Stocks Take A Pounding As Coronavirus Cases Spike Investors were hoping that the worst of the pandemic was behind them. But the latest evidence suggests a rebound is still some ways off.
NPR logo Stocks Take A Pounding As Coronavirus Cases Spike

Stocks Take A Pounding As Coronavirus Cases Spike

Stock prices took another nosedive Wednesday, amid fears that a spike in coronavirus cases in parts of the Sunbelt could force the economy into another lockdown.

The major stock indexes finished the day down more than 2%, as investors grappled with evidence that the economy may not rebound as fast as they'd expected.

The Dow Jones Industrial Average lost 770 points, a drop of more than 2.7%.

Shares of companies that have been especially hard hit by the pandemic, such as homebuilders and cruise lines, lost ground, as did bank stocks.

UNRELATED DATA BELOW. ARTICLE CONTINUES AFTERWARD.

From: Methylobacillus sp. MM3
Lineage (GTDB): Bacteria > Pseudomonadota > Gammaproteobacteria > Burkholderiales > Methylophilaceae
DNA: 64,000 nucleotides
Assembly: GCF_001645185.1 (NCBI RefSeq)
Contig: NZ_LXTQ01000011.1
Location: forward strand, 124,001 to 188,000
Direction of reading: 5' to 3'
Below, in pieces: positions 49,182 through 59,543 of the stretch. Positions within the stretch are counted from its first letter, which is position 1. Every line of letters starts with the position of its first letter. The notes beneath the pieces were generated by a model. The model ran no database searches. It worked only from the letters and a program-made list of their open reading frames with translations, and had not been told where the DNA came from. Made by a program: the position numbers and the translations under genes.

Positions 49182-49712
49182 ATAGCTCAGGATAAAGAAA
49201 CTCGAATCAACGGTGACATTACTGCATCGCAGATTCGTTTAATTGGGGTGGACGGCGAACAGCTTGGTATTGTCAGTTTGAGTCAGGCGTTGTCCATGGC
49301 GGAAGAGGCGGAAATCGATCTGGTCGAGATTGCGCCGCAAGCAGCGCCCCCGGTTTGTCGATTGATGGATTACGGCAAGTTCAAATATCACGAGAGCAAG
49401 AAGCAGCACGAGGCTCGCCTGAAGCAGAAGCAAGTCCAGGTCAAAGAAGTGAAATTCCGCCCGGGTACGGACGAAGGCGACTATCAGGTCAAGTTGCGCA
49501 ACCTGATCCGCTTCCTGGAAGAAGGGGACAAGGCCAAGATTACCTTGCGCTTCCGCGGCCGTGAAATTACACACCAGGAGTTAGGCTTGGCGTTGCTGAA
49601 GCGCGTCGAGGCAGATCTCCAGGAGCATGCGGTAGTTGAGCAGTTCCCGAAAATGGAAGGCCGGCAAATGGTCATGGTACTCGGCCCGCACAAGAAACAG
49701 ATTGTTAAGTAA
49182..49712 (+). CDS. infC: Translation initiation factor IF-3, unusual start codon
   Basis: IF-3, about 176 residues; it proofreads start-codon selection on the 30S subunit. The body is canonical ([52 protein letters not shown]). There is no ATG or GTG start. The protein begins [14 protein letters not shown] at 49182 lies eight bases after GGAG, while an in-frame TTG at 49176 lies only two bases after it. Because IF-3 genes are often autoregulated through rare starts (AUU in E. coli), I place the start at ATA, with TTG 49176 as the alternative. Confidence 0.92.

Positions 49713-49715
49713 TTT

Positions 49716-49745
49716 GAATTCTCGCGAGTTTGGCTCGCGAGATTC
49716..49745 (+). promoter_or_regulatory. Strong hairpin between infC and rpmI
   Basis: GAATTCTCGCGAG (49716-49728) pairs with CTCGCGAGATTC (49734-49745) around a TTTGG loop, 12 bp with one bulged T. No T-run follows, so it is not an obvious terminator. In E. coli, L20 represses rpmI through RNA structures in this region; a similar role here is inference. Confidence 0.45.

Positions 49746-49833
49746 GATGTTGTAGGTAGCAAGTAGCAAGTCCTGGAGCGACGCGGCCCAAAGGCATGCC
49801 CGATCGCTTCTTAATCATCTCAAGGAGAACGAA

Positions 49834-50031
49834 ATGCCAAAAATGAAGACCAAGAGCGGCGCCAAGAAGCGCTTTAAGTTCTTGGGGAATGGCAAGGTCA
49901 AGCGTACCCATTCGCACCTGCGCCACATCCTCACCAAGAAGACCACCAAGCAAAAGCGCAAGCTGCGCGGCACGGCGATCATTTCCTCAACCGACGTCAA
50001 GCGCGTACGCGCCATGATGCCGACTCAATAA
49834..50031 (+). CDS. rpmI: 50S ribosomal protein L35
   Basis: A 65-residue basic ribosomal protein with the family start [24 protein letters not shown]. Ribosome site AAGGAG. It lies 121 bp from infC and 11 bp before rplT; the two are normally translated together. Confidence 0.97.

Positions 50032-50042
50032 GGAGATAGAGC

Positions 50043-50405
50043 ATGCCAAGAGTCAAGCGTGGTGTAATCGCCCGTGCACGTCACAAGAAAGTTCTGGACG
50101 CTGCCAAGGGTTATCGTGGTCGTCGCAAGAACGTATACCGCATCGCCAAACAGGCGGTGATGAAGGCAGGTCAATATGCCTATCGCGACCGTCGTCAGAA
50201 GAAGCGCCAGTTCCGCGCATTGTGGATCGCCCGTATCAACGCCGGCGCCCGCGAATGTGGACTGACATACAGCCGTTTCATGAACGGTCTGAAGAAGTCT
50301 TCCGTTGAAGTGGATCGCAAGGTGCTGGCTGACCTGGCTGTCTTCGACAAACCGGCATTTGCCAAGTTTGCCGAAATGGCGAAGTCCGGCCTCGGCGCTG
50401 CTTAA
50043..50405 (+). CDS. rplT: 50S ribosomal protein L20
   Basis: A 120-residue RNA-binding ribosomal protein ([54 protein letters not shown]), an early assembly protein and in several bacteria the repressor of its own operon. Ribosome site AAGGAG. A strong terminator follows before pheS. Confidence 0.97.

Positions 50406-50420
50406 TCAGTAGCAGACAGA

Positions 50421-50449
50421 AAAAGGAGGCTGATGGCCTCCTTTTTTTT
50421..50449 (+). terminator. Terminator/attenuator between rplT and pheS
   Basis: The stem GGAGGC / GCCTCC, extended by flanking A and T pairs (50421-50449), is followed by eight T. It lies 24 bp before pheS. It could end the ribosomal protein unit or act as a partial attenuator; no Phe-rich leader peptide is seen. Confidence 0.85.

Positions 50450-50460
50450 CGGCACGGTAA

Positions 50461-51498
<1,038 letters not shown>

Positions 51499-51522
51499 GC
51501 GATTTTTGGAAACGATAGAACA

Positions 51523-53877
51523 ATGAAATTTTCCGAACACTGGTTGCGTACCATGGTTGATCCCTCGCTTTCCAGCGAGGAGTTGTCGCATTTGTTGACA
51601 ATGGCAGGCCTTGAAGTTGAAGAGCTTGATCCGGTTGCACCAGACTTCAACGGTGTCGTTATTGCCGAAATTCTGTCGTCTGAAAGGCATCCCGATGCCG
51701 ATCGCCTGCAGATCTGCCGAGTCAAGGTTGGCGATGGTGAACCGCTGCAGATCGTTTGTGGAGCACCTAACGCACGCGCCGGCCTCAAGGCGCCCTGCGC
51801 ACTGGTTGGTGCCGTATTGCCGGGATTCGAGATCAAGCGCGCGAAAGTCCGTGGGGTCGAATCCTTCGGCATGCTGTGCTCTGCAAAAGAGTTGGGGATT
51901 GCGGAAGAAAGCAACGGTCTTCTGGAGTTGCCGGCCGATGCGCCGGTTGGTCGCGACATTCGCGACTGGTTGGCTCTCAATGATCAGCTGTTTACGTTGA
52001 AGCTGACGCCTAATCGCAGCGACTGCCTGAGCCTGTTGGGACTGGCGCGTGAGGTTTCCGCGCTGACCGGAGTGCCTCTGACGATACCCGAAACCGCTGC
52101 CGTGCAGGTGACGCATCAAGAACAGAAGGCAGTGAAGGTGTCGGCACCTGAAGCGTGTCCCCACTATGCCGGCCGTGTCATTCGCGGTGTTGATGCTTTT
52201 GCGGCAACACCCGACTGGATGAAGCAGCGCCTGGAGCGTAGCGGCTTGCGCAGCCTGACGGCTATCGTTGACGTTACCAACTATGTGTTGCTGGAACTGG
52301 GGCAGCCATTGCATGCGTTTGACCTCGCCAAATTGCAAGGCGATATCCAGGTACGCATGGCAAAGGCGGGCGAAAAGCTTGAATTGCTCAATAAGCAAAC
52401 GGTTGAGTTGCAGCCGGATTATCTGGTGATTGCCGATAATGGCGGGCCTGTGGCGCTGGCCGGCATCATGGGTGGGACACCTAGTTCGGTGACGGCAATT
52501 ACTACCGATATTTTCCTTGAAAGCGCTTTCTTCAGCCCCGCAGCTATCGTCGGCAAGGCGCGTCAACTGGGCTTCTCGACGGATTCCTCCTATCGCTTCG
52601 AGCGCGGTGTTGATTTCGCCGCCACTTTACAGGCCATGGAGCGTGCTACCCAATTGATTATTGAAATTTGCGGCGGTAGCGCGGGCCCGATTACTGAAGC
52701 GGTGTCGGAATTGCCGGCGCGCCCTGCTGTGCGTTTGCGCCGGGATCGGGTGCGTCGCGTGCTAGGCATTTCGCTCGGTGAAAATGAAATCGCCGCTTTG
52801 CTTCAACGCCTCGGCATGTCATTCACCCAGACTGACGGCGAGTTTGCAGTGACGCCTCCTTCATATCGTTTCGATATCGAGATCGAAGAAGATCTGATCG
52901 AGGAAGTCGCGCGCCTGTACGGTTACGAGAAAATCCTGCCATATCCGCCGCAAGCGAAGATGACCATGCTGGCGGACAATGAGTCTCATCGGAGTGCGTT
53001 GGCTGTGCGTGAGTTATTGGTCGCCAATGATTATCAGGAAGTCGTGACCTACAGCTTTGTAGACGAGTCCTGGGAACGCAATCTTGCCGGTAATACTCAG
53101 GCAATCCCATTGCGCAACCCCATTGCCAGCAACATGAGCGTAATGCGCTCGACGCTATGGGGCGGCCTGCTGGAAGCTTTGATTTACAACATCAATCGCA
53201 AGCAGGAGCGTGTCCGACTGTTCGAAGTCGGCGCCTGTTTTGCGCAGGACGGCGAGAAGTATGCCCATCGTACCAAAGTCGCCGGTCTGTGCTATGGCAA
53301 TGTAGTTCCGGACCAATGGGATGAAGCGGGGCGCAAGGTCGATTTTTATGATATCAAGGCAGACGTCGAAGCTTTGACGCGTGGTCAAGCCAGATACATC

The slide in prices followed reports that California and Florida are seeing a record number of cases, while intensive care units in Houston hospitals are nearly at capacity.

The International Monetary Fund said it expects the U.S. economy to shrink by 8% this year and then rebound 4.5% in 2021. The IMF said the global economy will fall by a record 4.9% this year.

"The COVID-19 pandemic has had a more negative impact on activity in the first half of 2020 than anticipated, and the recovery is projected to be more gradual than previously forecast," the IMF said.

"The adverse impact on low-income households is particularly acute, imperiling the significant progress made in reducing extreme poverty in the world since the 1990s," the report added.